One other aspect of these old games that caused me to hark back to the days of succumbing to them and playing them for hours on end was the story and how the games themselves played, in essence, their style. Platformers are dwindling, which is extremely unfortunate. Why are these games disappearing? Is it that, as gaming as become a more mainstream and recognised event, the idea of a cartoon character wandering through a fantasy world has become somewhat taboo, as they are quickly replaced with the numerous CODs and FIFAs to appeal to the masses of today. It’s deemed ‘uncool’ then to run around as a moustachioed plumber trying to save a princess and yet, when released, the sales for these games speak for themselves. The style of these games has never left that of their predecessors and yet they sell, especially the Mario games, like hotcakes.

Expanding on the idea of style, the actual gameplay itself I found more satisfying. Things were simply harder to do, to accomplish and when you did accomplish something you truly felt you had earned it, rather than getting an ‘achievement’ or a ‘trophy’ simply for opening the start menu on some games. Games were harder back in the day and I believe that is why so many ‘achievements’ and ‘trophies’ in today’s games are awarded for easy tasks: there simply are not as many difficult tasks to complete. Going through Spyro the Dragon and collecting every gem, every orb or every talisman made for a far more rewarding experience. Not only this, but back when these games had characters with personality and individuality, it made for more memorable milestones. For example, the boss characters in the original Sly Cooper were all extremely unique and complete characters in their own ways and each battle was something I would remember to this day.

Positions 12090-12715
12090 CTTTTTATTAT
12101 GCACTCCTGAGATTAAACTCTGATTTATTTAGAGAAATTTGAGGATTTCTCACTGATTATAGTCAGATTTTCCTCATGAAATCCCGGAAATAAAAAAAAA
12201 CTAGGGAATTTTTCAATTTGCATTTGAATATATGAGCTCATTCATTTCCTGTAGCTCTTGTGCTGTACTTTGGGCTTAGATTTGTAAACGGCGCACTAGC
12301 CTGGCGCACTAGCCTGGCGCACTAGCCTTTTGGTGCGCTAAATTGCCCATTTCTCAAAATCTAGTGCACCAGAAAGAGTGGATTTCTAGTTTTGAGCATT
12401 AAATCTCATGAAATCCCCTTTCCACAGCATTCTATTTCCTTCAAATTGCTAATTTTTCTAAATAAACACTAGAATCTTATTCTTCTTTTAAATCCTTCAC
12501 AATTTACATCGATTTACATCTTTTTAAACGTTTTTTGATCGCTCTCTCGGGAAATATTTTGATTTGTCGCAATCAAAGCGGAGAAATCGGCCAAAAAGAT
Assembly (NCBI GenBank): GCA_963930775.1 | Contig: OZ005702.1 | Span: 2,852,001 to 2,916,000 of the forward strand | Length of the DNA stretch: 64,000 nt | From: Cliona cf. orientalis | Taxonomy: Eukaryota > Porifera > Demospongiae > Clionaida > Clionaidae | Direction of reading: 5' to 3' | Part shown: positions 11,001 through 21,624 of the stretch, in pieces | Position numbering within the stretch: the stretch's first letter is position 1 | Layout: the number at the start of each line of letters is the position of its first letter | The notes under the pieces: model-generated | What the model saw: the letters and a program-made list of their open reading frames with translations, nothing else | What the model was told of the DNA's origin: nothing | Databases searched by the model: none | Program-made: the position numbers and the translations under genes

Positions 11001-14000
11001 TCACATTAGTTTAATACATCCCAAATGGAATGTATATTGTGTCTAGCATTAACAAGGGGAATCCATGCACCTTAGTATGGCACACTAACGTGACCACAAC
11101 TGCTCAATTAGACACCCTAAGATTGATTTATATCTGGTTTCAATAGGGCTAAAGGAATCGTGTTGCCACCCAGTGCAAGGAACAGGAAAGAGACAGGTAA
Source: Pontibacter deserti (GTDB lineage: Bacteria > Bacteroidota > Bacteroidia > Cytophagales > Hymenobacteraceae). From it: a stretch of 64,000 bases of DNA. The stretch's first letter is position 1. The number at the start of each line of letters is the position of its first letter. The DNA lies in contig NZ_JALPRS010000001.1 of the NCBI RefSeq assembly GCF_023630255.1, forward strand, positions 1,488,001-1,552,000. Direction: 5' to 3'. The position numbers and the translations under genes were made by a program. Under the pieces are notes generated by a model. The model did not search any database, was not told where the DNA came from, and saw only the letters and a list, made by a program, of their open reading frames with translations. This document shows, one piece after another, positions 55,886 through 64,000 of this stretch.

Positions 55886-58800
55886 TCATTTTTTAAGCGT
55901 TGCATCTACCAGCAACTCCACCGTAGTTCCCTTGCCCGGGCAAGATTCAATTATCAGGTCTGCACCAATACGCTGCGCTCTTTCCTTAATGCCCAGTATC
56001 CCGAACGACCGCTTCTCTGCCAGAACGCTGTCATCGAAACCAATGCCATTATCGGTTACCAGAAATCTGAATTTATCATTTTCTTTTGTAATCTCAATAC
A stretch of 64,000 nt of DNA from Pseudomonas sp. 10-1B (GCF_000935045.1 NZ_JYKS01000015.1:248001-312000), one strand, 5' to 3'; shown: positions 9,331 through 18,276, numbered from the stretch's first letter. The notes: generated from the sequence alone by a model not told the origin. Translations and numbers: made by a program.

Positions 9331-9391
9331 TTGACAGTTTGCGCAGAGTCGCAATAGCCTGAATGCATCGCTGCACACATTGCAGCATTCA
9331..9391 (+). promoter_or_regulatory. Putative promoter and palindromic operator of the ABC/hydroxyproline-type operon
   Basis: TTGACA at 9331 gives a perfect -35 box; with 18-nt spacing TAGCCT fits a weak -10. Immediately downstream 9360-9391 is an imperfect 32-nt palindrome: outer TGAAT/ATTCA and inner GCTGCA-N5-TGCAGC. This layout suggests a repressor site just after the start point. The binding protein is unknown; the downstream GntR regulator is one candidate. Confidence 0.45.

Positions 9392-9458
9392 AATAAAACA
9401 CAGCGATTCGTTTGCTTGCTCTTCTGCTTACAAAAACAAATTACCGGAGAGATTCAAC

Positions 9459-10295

I would love to see all of these games return to their former glories simply because I think, a lot of the time, they are better games. Whereas companies these days churn out releases yearly with a few upgrades, games back then, such as the original trios of Crash and Spyro, also released yearly but as completely new games, with new stories to unfold and new worlds to explore. There is just something about Assassin’s Creed that, after now playing the fourth game in what feels like a very short time, is beginning to bore me, which I feel is a shame as I originally hugely enjoyed the series. I find it strange that after all this time as an avid gamer I have found myself reverting back to playing older games. It is for more than simple nostalgia, though that comes in waves anyway.

No, after revisiting these favourites of mine I truly think that in a lot of ways they are superior games. There is nothing that will ever match finally confronting that final boss after hours of collecting and slugging your way through levels and their cronies. There is nothing that will ever match the immense satisfaction of collecting the final talisman and really feeling a sense of achievement. This is why the nostalgia is so important to me. I grew up with a lot of these games during the late 90s and they truly represent some of the best of what gaming has to offer and by replaying them, I can ensure they don’t die. For me, anyway.